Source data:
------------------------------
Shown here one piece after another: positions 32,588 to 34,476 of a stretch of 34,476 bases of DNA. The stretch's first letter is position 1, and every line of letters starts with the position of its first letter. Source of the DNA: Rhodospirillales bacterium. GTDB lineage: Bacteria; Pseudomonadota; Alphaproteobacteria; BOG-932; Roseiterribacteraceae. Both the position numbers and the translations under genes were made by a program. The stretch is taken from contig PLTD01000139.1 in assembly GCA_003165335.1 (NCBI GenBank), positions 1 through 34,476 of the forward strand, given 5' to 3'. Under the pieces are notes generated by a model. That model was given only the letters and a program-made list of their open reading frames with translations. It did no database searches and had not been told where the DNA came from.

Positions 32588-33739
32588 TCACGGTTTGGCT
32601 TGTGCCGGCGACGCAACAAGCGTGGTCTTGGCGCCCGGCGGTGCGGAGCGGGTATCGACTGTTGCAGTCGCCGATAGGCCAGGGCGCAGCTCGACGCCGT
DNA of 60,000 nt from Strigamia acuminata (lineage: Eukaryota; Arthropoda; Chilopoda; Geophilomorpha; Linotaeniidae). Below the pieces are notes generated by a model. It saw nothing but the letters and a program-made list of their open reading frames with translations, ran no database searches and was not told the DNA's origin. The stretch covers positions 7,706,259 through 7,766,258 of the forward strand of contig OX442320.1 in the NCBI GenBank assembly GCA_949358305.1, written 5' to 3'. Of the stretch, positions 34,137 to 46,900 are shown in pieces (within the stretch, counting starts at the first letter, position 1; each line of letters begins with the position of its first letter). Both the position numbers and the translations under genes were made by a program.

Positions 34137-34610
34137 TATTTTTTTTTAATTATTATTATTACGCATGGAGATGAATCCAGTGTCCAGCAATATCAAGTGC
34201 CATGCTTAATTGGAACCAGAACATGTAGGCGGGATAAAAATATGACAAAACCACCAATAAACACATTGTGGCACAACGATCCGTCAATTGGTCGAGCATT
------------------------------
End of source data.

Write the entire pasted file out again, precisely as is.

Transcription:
Shown here one piece after another: positions 32,588 to 34,476 of a stretch of 34,476 bases of DNA. The stretch's first letter is position 1, and every line of letters starts with the position of its first letter. Source of the DNA: Rhodospirillales bacterium. GTDB lineage: Bacteria; Pseudomonadota; Alphaproteobacteria; BOG-932; Roseiterribacteraceae. Both the position numbers and the translations under genes were made by a program. The stretch is taken from contig PLTD01000139.1 in assembly GCA_003165335.1 (NCBI GenBank), positions 1 through 34,476 of the forward strand, given 5' to 3'. Under the pieces are notes generated by a model. That model was given only the letters and a program-made list of their open reading frames with translations. It did no database searches and had not been told where the DNA came from.

Positions 32588-33739
32588 TCACGGTTTGGCT
32601 TGTGCCGGCGACGCAACAAGCGTGGTCTTGGCGCCCGGCGGTGCGGAGCGGGTATCGACTGTTGCAGTCGCCGATAGGCCAGGGCGCAGCTCGACGCCGT
DNA of 60,000 nt from Strigamia acuminata (lineage: Eukaryota; Arthropoda; Chilopoda; Geophilomorpha; Linotaeniidae). Below the pieces are notes generated by a model. It saw nothing but the letters and a program-made list of their open reading frames with translations, ran no database searches and was not told the DNA's origin. The stretch covers positions 7,706,259 through 7,766,258 of the forward strand of contig OX442320.1 in the NCBI GenBank assembly GCA_949358305.1, written 5' to 3'. Of the stretch, positions 34,137 to 46,900 are shown in pieces (within the stretch, counting starts at the first letter, position 1; each line of letters begins with the position of its first letter). Both the position numbers and the translations under genes were made by a program.

Positions 34137-34610
34137 TATTTTTTTTTAATTATTATTATTACGCATGGAGATGAATCCAGTGTCCAGCAATATCAAGTGC
34201 CATGCTTAATTGGAACCAGAACATGTAGGCGGGATAAAAATATGACAAAACCACCAATAAACACATTGTGGCACAACGATCCGTCAATTGGTCGAGCATT